this day in crime history: april 9, 1934

On this date in 1934, John Dillinger’s girlfriend, Evelyn “Billie” Frechette, was arrested by G-men in Chicago and charged with harboring a fugitive. An angry Dillinger vowed to break her out of jail, but a girlfriend of one of his gang members talked him out of it. He did pay for her legal defense, but she wound up being convicted anyway. Billie Frechette spent two years in federal prison. When she was released in 1936, she toured the country in a theatrical show called Crime Doesn’t Pay. Several members of Dillinger’s family were also featured in the show. I guess sometimes crime does pay after all.

Further reading:

Biography – Billie Frechette

Don’t Call Us Molls – Evelyn “Billie” Frechette

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this day in crime history: april 9, 1934

On this date in 1934, John Dillinger’s girlfriend, Evelyn “Billie” Frechette, was arrested by G-men in Chicago and charged with harboring a fugitive. An angry Dillinger vowed to break her out of jail, but a girlfriend of one of his gang members talked him out of it. He did pay for her legal defense, but she wound up being convicted anyway. Billie Frechette spent two years in federal prison. When she was released in 1936, she toured the country in a theatrical show called Crime Doesn’t Pay. Several members of Dillinger’s family were also featured in the show. I guess sometimes crime does pay after all.

Further reading:

American Experience: Public Enemy #1 – Evelyn “Billie” Frechette, 1907-1969

Don’t Call Us Molls – Evelyn “Billie” Frechette

this day in crime history: april 9, 1934

On this date in 1934, John Dillinger’s girlfriend, Evelyn “Billie” Frechette, was arrested by G-men in Chicago and charged with harboring a fugitive. An angry Dillinger vowed to break her out of jail, but a girlfriend of one of his gang members talked him out of it. He did pay for her legal defense, but she wound up being convicted anyway. Billie Frechette spent two years in federal prison. When she was released in 1936, she toured the country in a theatrical show called Crime Doesn’t Pay. Several members of Dillinger’s family were also featured in the show. I guess sometimes crime does pay after all.

Further reading:

American Experience: Public Enemy #1 – Evelyn “Billie” Frechette, 1907-1969

Don’t Call Us Molls – Evelyn “Billie” Frechette

this day in crime history: april 9, 1934

On this date in 1934, John Dillinger’s girlfriend, Evelyn “Billie” Frechette, was arrested by G-men in Chicago and charged with harboring a fugitive. An angry Dillinger vowed to break her out of jail, but a girlfriend of one of his gang members talked him out of it. He did pay for her legal defense, but she wound up being convicted anyway. Billie Frechette spent two years in federal prison. When she was released in 1936, she toured the country in a theatrical show called Crime Doesn’t Pay. Several members of Dillinger’s family were also featured in the show. I guess sometimes crime does pay after all.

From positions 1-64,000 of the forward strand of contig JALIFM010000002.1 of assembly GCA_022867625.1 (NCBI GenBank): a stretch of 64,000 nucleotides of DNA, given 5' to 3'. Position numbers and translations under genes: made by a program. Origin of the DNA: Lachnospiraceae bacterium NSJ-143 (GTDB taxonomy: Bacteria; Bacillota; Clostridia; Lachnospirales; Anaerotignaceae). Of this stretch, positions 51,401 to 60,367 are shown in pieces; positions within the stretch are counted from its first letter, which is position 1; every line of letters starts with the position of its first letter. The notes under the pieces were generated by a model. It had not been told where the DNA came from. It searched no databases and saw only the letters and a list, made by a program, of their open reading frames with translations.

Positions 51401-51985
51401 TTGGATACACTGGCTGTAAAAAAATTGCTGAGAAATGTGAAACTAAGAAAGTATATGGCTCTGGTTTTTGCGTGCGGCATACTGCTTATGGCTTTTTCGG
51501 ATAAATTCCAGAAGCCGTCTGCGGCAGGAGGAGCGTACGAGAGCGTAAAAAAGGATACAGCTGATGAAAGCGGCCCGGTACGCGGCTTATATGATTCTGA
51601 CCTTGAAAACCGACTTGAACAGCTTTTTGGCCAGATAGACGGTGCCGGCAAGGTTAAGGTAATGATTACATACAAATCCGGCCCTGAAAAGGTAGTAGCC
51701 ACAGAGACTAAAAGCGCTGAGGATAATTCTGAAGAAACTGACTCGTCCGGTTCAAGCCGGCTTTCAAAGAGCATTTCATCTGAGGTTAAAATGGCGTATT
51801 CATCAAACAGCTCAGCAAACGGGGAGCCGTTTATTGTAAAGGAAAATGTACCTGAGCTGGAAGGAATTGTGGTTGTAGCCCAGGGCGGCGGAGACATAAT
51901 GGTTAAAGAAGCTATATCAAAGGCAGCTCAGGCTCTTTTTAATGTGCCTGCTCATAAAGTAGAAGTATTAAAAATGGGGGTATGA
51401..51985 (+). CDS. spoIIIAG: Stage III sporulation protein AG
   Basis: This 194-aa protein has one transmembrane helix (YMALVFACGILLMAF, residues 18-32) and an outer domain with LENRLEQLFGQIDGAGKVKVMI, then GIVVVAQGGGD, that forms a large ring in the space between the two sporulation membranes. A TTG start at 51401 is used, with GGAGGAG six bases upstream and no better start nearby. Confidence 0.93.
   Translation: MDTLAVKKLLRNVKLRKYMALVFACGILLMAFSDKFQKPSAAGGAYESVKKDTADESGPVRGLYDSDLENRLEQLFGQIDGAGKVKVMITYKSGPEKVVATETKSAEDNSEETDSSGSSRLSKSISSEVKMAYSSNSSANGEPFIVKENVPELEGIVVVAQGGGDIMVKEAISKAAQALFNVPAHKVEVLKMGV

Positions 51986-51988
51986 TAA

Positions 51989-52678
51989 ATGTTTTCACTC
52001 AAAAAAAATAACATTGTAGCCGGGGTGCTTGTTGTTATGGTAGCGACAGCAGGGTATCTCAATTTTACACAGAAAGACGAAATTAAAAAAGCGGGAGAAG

Further reading:

American Experience: Public Enemy #1 – Evelyn “Billie” Frechette, 1907-1969

Don’t Call Us Molls – Evelyn “Billie” Frechette

this day in crime history: april 9, 1934

On this date in 1934, John Dillinger’s girlfriend, Evelyn “Billie” Frechette, was arrested by G-men in Chicago and charged with harboring a fugitive. An angry Dillinger vowed to break her out of jail, but a girlfriend of one of his gang members talked him out of it. He did pay for her legal defense, but she wound up being convicted anyway. Billie Frechette spent two years in federal prison. When she was released in 1936, she toured the country in a theatrical show called Crime Doesn’t Pay. Several members of Dillinger’s family were also featured in the show. I guess sometimes crime does pay after all.

Further reading:

American Experience: Public Enemy #1 – Evelyn “Billie” Frechette, 1907-1969

Don’t Call Us Molls – Evelyn “Billie” Frechette

this day in crime history: april 9, 1934

On this date in 1934, John Dillinger’s girlfriend, Evelyn “Billie” Frechette, was arrested by G-men in Chicago and charged with harboring a fugitive. An angry Dillinger vowed to break her out of jail, but a girlfriend of one of his gang members talked him out of it. He did pay for her legal defense, but she wound up being convicted anyway. Billie Frechette spent two years in federal prison. When she was released in 1936, she toured the country in a theatrical show called Crime Doesn’t Pay. Several members of Dillinger’s family were also featured in the show. I guess sometimes crime does pay after all.

Further reading:

American Experience: Public Enemy #1 – Evelyn “Billie” Frechette, 1907-1969

Don’t Call Us Molls – Evelyn “Billie” Frechette